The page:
We were fortunate enough to have Hershey's join us in this promotion. They provided 5700 packs of Reese's Pieces to give away. You will remember that in the movie ET fell in love with Reese's Pieces. Frankly, who wouldn't. I went up to one gentleman while handing out samples in the crowd and asked if he had his Reese's Pieces. He pulled a one pound bag out of his picnic basket. I gave him another pack for being so loyal.

One of the best things we can do to promote consumption is to give folks a sample so they remember how much they like peanuts and peanut candy.

I have admit that I have been guilty of buying something in Sam's or Wal-Mart that someone gave me a sample of, even when I knew before I sampled it what it tasted like.
I have been amazed at the crowd this event has drawn.

People were pouring in even as the park was filling up. At showtime There was not much space left at Centennial Park in the Heart of Atlanta. The crowd was multicultural and multi-national but one thing was common: peanuts. One lady from one of the Island Countries came up and told me that our peanuts reminded her of home.

And, what event would be complete without the huggable Buddy McNutty. The National Peanut Board and the Peanut Advisory Board, which represents the Southeastern Growers in Regional and National promotional events? I might be of the belief that this is the best joint promotion we have ever had.

Wednesday, June 18, 2008

Cotton Commission Meeting

Donald Chase and I met with the Georgia Cotton Commission this morning and had a very productive meeting.

We are all seeking ways to work smarter in the face of inflationary pressures on our budgets. We discussed research opportunities and the possibility of going together to the Governor and the Legislature to seek funding for critical research positions.

We are looking at doing a joint research tour for our boards this fall to better understand what research is being conducted and how we might combine some activities or at least make them work in harmony.

The Georgia Cotton Commission members were most conciliatory and have directed Richey to work with me to work out the details on efforts where cooperation is logical.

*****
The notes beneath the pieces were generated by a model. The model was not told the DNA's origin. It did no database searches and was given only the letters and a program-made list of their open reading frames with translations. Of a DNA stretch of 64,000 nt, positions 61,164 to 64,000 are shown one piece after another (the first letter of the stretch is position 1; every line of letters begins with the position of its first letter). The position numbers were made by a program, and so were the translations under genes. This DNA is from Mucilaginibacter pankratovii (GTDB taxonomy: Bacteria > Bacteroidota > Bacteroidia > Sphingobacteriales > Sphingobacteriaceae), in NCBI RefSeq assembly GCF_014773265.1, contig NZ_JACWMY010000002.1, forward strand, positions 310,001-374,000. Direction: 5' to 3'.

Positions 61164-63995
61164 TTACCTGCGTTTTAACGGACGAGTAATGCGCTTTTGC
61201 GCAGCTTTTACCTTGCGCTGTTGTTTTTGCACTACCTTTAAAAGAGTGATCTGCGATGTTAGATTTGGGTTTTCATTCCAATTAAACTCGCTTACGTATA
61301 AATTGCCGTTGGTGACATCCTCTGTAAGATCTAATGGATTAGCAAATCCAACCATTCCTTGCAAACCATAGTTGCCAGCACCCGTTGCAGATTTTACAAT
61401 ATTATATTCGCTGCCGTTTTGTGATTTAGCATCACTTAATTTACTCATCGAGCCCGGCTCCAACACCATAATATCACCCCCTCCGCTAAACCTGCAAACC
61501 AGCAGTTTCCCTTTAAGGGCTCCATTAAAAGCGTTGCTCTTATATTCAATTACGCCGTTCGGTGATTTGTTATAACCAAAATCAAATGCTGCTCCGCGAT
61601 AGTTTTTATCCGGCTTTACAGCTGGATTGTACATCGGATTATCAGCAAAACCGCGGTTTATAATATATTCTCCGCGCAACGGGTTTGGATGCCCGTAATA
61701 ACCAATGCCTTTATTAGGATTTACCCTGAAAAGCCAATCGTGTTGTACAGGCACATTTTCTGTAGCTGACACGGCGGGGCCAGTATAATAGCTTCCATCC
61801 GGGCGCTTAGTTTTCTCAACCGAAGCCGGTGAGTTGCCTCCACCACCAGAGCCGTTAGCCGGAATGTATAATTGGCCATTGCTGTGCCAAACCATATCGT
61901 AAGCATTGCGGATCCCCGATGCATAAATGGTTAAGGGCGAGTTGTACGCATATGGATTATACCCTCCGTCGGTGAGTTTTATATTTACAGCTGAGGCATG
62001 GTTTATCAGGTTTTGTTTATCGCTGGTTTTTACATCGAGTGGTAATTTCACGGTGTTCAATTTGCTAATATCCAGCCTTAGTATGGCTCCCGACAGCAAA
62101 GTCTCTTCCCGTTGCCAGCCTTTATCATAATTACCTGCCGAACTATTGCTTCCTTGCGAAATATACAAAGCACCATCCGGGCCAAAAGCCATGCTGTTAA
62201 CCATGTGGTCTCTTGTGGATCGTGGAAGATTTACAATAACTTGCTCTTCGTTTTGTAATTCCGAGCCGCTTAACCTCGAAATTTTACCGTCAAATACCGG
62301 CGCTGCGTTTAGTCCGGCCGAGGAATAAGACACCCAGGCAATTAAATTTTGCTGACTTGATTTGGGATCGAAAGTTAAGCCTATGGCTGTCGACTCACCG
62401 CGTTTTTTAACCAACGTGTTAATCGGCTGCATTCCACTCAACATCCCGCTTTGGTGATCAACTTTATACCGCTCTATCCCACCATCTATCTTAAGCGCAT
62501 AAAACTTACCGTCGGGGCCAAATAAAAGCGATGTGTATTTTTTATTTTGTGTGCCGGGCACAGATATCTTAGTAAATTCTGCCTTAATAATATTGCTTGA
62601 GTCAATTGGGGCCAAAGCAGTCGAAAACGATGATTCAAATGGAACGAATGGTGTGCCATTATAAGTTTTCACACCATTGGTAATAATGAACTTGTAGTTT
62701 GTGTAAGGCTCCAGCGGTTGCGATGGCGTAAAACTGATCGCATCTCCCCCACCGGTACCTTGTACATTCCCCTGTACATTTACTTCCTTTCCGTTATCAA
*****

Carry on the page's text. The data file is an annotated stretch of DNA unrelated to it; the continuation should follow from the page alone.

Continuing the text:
They also had representatives of their national and regional organizations in attendance at the meeting.

Their crop condition report sounded very similar to that of the Peanut Commission a week earlier.

Monday, June 16, 2008

Welcome Rain

Friday, I visited with a farmer who is being driven crazy by resistant pigweed (Palmer Amaranth). We also discussed the weather, corn irrigation, and a host of other issues.

Thankfully starting last week and to some serious extent on the weekend we got better rainfall around Georgia's Peanut Belt. We were beginning to need it and for the folks that had a few yet to plant after wheat it was a welcome sight.

The weather started out like last year pushing down from the Northwest. These were real storms with Gulf moisture this week and that is what we need to make a peanut crop.

Yesterday, I even got caught in a hail storm. That was not welcome but I don't think widespread either.

The minister at my Church who gave the benediction yesterday prayed for rain and we got it. I guess we will have to keep him around.

Friday, June 13, 2008

Board Meeting

Yesterday started at 7am with our joint legislative committee. The Committee has representatives from Georgia Farm Bureau, the Georgia Peanut Commission, the Georgia Peanut Producers Association, the GFA, and the National Peanut Buying Points Association.

Georgia Farm Bureau President Zippy Duval joined us for the breakfast meeting and updated us on several issues of interest to peanut farmers. He also joined in the discussion on USDA's misguided effort to lower the loan rate on Runner Peanuts by $7. He has gotten American Farm Bureau involved in Washington to work closely with Bob Redding who represents the Commission to put this issue to bed for future years. The decision to start it this year was rescinded by the Department.

President Duval also came to our 9am Board Meeting. This is the first time in 22 years that I recall the President of Georgia Farm Bureau attending a board meeting of the Commission.

He is a man of Faith and integrity and Farm Bureau is truly in good hands with him at the helm.

We finalized the budget at the board meeting and had a lot of reports on activities of the Commission. We had two pretty intense days with all the Committees meeting and passing the annual plan of work and budget.
After lunch an industry grading committee representing all facets of the industry met in our board room to discuss changes int he grading system and current research seeking ways to make peanut grading more accurate and efficient.
Representatives of the National Peanut Lab in Dawson and of UGA both gave reports and sought input.

Wednesday, June 11, 2008

Committee Meetings and the Budget

We had a full day of budget discussions at the Commission today.
Having had essentially the same revenue since the early 80's budgets can be challenging, but not for farmers who spend a great deal of time discussing ways to continue programs more efficiently.
The Commission Board works well together and I am equally blessed with a great staff. I always find myself surrounded by amazing people who have a big heart for the farmer at the Peanut Commission.
This year's budget, though tight, has some new and interesting things in it. We have a lot going on and I am really excited about some of the new activities we have planned. You all know I am an Auburn Tiger but this year I will hunker down with Uga VI to hear the Georgia Peanuts Message on the Georgia Bulldogs Tailgate Show. If the Dawgs will eat peanut butter they might have a chance against those Auburn Tigers.